As a young ballet student, I was often frustrated by how slow my progress seemed to be. I would ask my teachers why I wasn’t improving, and they’d inevitably tell me to be patient. They were right. You can’t always see the progress you’re making in the moment. But no matter how delayed it may feel, the growth always comes.
When it comes to treating chronic illness, the timeframe for healing can be excruciating. Immediate results almost never occur. In the moments when I’m feeling my most dejected, I remember the things my dance teachers taught me. In subtle ways, I see aspects of my health improve year by year. Lyme disease is taking its time on me, but the growth is coming.
3. Art makes things better.
Since I was a little girl, dance was the one thing that could make a tough day better. If I needed to work through some tricky emotions, or deal with a hard situation, I would dance it out. My problems weren’t necessarily solved, but things invariably improved.
Now, even though I can’t physically dance, dance is still my saving grace on my very worst days. Whether I’m teaching younger dancers or watching other performers light up the stage, art makes things better. Dance helps us feel a little less lonely—and reminds us to believe in the good things to come.
4. The Strength Comes After the Challenge
Nobody is born a professional dancer. Every student has to go through a significant amount of pain and suffering both physically and emotionally in order to reach their own personal best. That pain is the space in which a dancer becomes an artist. After pushing through the most difficult rehearsals on the most emotionally taxing days, we blossom.
Just as my most challenging days in the studio brought forth some of my most exciting artistic breakthroughs, struggling with Lyme disease has allowed me to become a more complete person. I am more durable and capable than I ever thought possible. The strength truly does come after the challenge.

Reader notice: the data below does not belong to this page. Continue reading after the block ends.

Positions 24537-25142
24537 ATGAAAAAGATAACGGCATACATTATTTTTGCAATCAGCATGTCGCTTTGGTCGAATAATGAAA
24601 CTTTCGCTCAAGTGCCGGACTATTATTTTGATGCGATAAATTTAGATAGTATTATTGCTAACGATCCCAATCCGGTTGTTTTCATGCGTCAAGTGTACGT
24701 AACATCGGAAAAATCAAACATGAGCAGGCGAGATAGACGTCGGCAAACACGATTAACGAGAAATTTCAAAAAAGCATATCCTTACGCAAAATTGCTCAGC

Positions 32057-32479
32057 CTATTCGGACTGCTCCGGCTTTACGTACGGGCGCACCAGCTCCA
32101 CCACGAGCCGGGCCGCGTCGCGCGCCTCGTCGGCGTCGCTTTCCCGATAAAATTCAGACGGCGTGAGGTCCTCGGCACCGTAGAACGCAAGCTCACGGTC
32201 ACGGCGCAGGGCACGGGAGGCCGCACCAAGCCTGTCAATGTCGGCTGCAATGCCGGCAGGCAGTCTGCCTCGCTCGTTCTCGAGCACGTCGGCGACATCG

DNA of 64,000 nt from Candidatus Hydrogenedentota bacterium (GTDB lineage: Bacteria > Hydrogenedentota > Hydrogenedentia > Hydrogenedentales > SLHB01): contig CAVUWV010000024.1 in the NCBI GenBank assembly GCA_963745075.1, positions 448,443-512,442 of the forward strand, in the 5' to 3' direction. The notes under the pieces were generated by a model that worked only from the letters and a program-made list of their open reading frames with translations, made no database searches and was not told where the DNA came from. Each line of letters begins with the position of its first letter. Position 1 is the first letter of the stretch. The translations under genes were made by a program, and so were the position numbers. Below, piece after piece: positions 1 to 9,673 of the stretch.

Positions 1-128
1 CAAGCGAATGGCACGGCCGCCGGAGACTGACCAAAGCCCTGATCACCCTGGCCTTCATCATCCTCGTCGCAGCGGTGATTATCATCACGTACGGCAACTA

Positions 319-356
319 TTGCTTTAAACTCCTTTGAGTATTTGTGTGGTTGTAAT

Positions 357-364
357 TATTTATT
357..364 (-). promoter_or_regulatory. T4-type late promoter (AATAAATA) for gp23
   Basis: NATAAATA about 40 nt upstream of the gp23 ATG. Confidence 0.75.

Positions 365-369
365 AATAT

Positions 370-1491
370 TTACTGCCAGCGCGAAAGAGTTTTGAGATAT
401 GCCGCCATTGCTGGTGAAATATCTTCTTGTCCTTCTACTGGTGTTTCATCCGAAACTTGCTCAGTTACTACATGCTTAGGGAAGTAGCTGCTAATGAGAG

Getting an IV (Taylor Jarman, courtesy Jarman)
5. “We Stand on the Shoulders of Giants” – Bernard of Chartres
No professional dancer makes it on her own. Each one is the product of her teacher’s commitment, her dance friends’ loyalty, her studio owner’s investment, her choreographers’ passion, her parents’ financial support and encouragement, and her own self love. Dancers become dancers only when many people work to make it so.
Treating Lyme disease is no different. Any progress I make in my healing comes thanks to the support of my parents, doctors, friends, faith, fellow chronic illness warriors, siblings, extended family, dance students, college professors, employers, and more. I am grateful to dance for teaching me this before my illness. I get to get out of bed every morning because I stand on the shoulders of giants.
I’m so thankful for this art form. Dance really is one of the greatest life coaches. Remember the lessons it’s taught you the next time your world is turned upside down. It’ll help pull you through.
To hear about another dancer’s struggle with Lyme disease, and to get more information about Lyme,